There’s no sound quite like that of a toddler who wants something they’re not allowed to have. “Can I get a…Why can’t I have a…? I wanna…!” Did I create this little monster? Well, yes, but with a lot of support from big retailers and my neighbors who seem to have everything.
While we can take steps to limit our children's exposure to rampant consumerism (consider leaving them home on Black Friday), there is no way to completely block the pressures of our consumer-driven world.
The good news is we can help our children understand that “things” are not the source of life’s happiness.
Time and time again research shows that materialism is associated with less social cooperation and even decreased happiness. So, helping our kids understand that will have lifelong benefits.
- Try to find opportunities to emphasize the fun of shared experiences, cooperation, and great relationships. Children might need help understanding that the memories created while playing games together will last longer than the memory of playing with the newest barbie or action figure.
- Another important thing you can do is practice gratitude. It doesn’t have to be every day, but when we regularly take a moment to be grateful for the things we have, we may find that our appetite for new and shiny things decreases.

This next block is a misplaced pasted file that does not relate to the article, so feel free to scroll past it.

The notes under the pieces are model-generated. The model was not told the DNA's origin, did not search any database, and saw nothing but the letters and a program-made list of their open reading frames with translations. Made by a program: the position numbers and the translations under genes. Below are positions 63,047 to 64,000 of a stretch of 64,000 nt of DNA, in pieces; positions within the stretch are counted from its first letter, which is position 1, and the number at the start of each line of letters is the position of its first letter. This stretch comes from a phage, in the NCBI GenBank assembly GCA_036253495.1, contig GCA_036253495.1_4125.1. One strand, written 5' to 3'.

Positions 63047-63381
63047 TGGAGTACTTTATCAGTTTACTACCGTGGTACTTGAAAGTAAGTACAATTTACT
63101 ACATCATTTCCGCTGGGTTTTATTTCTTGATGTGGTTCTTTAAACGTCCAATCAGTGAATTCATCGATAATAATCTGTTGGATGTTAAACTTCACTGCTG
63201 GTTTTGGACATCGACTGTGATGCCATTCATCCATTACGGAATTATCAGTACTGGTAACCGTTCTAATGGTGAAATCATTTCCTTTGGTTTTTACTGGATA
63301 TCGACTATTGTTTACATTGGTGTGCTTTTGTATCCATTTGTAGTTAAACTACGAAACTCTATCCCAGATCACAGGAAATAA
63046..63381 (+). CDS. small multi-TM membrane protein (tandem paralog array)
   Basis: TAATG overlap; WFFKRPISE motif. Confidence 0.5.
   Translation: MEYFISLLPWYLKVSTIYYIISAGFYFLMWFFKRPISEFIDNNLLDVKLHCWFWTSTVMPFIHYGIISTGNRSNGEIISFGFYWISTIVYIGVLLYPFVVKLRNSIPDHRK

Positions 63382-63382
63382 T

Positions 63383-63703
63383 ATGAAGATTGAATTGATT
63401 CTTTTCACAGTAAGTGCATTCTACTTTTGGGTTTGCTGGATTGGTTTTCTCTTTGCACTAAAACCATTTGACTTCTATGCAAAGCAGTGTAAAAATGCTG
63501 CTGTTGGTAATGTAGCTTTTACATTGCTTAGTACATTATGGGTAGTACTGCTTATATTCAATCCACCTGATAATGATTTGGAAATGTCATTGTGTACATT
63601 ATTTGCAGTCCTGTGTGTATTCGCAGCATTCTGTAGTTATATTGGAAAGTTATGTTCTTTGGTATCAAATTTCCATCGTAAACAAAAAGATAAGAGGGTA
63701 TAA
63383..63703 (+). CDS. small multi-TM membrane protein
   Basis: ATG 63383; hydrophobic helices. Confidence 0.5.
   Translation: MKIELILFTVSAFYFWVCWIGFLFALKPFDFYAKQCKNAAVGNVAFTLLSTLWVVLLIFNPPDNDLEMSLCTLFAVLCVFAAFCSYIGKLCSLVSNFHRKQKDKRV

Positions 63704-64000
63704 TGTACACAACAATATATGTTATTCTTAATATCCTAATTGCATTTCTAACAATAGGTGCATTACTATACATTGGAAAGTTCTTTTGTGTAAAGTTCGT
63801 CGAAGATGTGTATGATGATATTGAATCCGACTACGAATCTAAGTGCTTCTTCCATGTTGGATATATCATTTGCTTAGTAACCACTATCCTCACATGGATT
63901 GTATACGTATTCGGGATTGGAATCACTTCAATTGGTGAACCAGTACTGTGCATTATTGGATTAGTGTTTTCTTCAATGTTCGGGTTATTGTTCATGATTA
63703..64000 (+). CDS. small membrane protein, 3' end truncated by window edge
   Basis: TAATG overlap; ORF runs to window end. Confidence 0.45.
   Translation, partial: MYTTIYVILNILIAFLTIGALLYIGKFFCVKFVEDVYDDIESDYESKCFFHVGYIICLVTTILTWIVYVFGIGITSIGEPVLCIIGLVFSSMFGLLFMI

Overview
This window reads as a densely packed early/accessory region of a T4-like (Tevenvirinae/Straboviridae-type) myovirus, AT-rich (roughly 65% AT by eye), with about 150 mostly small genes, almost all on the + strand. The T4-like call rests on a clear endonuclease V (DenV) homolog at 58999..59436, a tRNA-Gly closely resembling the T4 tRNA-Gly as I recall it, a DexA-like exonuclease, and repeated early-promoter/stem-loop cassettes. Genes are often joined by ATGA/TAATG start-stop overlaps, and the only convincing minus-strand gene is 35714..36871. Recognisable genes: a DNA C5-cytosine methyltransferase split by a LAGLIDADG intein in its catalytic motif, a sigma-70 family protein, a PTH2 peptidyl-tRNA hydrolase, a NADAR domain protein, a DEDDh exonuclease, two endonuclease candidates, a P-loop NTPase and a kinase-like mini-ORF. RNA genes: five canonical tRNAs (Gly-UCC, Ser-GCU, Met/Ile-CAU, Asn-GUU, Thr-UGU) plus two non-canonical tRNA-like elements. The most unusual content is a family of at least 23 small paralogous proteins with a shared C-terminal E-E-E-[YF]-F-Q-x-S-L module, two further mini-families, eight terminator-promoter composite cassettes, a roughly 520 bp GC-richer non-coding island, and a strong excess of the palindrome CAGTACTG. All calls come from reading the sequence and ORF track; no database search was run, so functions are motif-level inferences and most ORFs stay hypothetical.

- No matter what efforts we make, when the pace of these “can-I-get-a” questions increases, we all struggle for a sane response. Sometimes I just want to answer with a certain Rolling Stones song (cue “You Can’t Always Get What You Want”). Instead, our advice is to gently emphasize (and practice) the pleasure appreciating the well-loved things you already have.
- When the holiday season comes around, why not try a “one in, one out” agreement? In other words, any new toy your child has to replace an old one. Together, go through toys and games and decide which ones can be donated to charity.
- Next time your child says “I wanna, I needa…!” surprise them by saying: “a hug?” And you know what you’re giving them is invaluable.
Here is a very interesting Ted Talk regarding about consumerism and children you may also like!: